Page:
Every location on our planet has a unique sonic signature. The portion of Earth that makes up North Carolina, USA is no different, with a diverse and varied landscape of geographic and biological features, cultural identity, industrial heritage, and social engagement.

A state-wide project that aims to capture, design, and present these rich elements of the North Carolina aural environment, The 100 Soundscapes of North Carolina is a collaborative effort between Eiravaein Works and individuals, small businesses, government departments, and cultural groups working together to create immersive listening experiences of one hundred of NC's most iconic soundscapes. From fields to factories, festivals to fauna, or fanfare to the serene natural locales, we're building a comprehensive audio image of the Old North State, nestled boldly in the central Eastern coast of the United States.

Each of the 100 soundscape recordings are an immersive 5-15 minute loopable ambisonic (3D) and optional stereo (2D) audio file. They are presented here as a binaural recording (stereo), allowing you to listen to them through headphones and feel completely enveloped in the environment. This is an ongoing list of the project's recordings while it is still under production. Once completed, the entire final recordings of all 100 soundscapes will be released in a comprehensive collective format in tandem with public listening events across the state.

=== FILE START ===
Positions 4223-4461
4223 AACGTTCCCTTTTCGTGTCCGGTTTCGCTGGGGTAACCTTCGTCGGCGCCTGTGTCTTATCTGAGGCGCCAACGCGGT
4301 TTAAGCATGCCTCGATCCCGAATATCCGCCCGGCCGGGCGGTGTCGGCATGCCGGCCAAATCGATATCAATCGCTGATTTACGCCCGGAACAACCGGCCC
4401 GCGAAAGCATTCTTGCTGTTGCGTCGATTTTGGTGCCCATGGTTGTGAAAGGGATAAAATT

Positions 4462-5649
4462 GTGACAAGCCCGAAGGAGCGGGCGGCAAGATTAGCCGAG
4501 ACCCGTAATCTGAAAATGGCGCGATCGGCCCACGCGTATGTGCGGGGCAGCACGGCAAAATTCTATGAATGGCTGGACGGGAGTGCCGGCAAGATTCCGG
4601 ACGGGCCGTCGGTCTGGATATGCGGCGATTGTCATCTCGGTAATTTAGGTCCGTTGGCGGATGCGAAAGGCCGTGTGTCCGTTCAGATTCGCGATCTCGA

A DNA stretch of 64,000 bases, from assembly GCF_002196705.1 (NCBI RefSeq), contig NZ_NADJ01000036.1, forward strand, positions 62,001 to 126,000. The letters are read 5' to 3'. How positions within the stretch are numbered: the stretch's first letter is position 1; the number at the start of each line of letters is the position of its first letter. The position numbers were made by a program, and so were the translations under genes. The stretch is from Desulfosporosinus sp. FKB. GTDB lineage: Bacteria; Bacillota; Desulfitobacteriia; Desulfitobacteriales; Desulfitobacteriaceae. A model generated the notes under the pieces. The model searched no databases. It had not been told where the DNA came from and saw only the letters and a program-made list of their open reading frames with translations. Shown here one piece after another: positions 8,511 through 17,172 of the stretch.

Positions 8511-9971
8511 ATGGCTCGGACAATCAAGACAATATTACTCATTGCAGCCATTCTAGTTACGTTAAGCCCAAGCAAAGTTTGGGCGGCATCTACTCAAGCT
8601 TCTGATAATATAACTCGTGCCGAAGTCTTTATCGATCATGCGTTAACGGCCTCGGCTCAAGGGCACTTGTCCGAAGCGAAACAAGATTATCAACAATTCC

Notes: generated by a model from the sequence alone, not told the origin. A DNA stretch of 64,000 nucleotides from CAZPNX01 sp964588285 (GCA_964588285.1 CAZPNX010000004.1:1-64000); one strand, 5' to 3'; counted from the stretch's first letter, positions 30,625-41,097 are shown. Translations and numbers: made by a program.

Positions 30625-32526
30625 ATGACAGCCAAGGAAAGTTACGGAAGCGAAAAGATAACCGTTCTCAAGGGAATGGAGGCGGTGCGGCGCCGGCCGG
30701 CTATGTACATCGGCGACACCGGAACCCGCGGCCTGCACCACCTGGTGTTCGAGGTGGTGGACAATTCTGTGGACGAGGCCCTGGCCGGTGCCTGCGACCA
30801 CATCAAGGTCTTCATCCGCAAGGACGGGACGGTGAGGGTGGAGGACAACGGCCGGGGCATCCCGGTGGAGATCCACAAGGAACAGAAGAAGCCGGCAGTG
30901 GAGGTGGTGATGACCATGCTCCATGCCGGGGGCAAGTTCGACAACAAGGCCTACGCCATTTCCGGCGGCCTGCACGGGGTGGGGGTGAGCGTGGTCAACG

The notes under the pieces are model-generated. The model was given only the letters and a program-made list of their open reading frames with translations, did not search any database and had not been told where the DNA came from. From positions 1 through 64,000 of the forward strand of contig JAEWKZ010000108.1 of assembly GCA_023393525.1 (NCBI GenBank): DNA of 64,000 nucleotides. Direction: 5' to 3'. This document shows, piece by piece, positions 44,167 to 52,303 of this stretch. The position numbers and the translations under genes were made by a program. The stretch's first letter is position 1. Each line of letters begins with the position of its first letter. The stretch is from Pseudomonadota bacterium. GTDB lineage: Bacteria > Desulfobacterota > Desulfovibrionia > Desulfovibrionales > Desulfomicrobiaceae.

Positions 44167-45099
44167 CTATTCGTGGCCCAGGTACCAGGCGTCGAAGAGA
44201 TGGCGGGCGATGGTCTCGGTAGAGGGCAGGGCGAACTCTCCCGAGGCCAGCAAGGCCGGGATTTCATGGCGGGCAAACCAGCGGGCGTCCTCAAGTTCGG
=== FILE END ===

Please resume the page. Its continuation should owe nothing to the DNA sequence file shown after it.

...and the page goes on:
Read the project's Creative Brief.

Check back often for updates and stay tuned!

  Select a soundscape  
(headphones suggested)


Old North
State Press



North End

Historic Factory


Raptor Center

Bird Conservatory



Hot Air Balloons


Sky Top

Apple Picking
Flat Rock


Daniel Stowe
Botanical Garden

Public Garden


Renaissance Festival



Crowders Mountain
State Park

Kings Mountain


Town Creek
Indian Mound

Pre-historic Site
Mount Gilead


Weymouth Woods
Sandhills N.P.

Nature Preserve
Southern Pines








Moore Cove



Stone Mountain

Cherry Lane


US National

Catawba River


Gold Mine